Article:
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If you’re a 19-year-old who just finished with finals and loading up your Honda Civic to head back to Chicago for the summer, you have to make some tough decisions moving out of the dorm: to keep or throw away?

This logistical problem has caused an unintended problem during move-out each year: waste. Loads of usable items were heading to the dumpster during move-out, so a small steering committee formed to create what became ReFrog.

“I was initially inspired to start a move-out initiative after seeing the immense wastefulness during move-out last year as a freshman,” said Madeline Bowers, a marketing and management student in the Neeley School of Business who served as the donation organization chair on the Move-Out Sustainability Committee, supported by the Student Government Association. “The amount of people dumpster diving for perfectly good items made very clear the need to provide a location to discard re-usable items other than the dumpster.”

The TCU Staff Assembly Community Service Committee joined in the effort and solicited staff volunteers to join students, parents and others in the effort. DFW Capsule donated the use of two containers, and organizers say that the facilities and housing teams were also crucial to the effort.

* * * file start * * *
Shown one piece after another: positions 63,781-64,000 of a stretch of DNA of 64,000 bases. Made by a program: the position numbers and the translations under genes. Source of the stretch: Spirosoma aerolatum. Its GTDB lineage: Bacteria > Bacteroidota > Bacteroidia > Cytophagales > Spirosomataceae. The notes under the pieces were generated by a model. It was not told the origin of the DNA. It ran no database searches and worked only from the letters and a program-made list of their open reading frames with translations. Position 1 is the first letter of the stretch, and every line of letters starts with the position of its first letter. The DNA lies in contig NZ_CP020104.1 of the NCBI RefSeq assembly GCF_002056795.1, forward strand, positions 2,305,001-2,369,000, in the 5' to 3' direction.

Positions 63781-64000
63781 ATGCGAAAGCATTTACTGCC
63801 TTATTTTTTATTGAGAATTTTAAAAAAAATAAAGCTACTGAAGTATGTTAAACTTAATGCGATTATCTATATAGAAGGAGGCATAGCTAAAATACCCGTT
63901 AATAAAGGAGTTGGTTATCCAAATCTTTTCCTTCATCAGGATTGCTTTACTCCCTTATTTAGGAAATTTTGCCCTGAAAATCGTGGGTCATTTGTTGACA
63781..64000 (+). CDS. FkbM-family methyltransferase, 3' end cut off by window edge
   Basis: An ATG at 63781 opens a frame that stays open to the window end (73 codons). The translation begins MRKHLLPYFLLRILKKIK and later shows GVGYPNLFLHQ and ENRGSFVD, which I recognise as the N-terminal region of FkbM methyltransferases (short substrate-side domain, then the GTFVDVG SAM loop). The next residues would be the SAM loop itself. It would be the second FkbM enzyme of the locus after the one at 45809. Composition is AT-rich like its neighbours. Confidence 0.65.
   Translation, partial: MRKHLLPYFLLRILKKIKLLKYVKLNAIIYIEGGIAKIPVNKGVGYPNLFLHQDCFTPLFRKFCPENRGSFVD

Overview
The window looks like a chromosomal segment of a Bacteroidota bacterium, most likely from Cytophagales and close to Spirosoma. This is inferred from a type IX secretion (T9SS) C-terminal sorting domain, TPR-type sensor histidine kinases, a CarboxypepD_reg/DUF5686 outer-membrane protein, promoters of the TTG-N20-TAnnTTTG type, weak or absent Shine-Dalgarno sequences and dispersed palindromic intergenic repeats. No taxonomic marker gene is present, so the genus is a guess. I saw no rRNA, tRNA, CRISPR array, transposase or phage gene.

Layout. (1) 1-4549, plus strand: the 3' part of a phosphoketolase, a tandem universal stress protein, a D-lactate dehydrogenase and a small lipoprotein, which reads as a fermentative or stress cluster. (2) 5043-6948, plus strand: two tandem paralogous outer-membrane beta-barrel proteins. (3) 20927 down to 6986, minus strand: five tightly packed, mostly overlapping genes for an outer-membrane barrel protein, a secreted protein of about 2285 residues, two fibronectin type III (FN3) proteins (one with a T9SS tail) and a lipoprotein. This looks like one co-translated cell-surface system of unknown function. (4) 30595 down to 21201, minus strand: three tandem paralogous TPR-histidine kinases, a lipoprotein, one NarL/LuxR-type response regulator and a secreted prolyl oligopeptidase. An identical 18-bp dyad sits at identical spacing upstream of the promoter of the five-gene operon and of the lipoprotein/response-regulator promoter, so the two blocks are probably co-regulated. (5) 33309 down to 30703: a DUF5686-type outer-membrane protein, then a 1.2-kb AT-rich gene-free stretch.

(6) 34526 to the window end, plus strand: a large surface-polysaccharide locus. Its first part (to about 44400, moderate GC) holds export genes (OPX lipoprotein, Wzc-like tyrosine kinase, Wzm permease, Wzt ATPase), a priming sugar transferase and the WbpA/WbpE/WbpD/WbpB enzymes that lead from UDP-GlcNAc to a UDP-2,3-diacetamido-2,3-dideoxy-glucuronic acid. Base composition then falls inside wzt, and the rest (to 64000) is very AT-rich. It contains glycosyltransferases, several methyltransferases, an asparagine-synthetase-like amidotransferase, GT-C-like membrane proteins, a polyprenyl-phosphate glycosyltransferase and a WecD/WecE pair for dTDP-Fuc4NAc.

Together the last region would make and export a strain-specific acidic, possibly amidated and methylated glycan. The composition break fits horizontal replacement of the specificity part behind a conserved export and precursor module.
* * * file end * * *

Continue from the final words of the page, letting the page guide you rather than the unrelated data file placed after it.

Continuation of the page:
“We could not have done this without Erik Trevino (director of landscape and grounds) and the facilities team,” said Wendy Macias, associate dean of undergraduate studies in the Schieffer College of Communication, who helped spearhead the project from the faculty standpoint. Strategic communication students helped develop signage and branding for the all-volunteer event.

Also instrumental was Courtney Hendrix, who works in the Neeley Academic Advising Center.

“We thought it was important to bring together all aspects of campus for this effort, much like move-in. We had parents, alumni, current students, faculty and staff who helped,” she said. “Move-out can be stressful with finals wrapping up and graduation around the corner. It is a nice final touch point before they head home for the summer.”

Horned Frogs who volunteered their time were able to see what items might be useful to them. Then, TCU’s TRIO pulled business attire items to help students when needed. For the rest of the items, planners chose two organizations to be the recipients: Inspired Vision Compassion Center (IVCC) and the Welman Project. 

IVCC hosts a cost-free grocery store, seasonal pop-up shops, wide-ranging social events, classes and more. The Welman Project provides materials to teachers for creative reuse in the classroom.

Early estimates received by the Welman Project alone were about 700 cubic feet or four full-sized dumpsters. This not only saved items from the landfill but will supply an estimated 1,800 Fort Worth schoolchildren with classroom items, plus numerous more items for community members who benefit from IVCC.

“Most items were clothes, bedding, mirrors and headboards,” said Hendrix. “There were also lots of costumes, which are always fun.”

The most unique? A blowup Stay Puft Marshmallow Man, she said.

Tag IconSustainability/Campus Life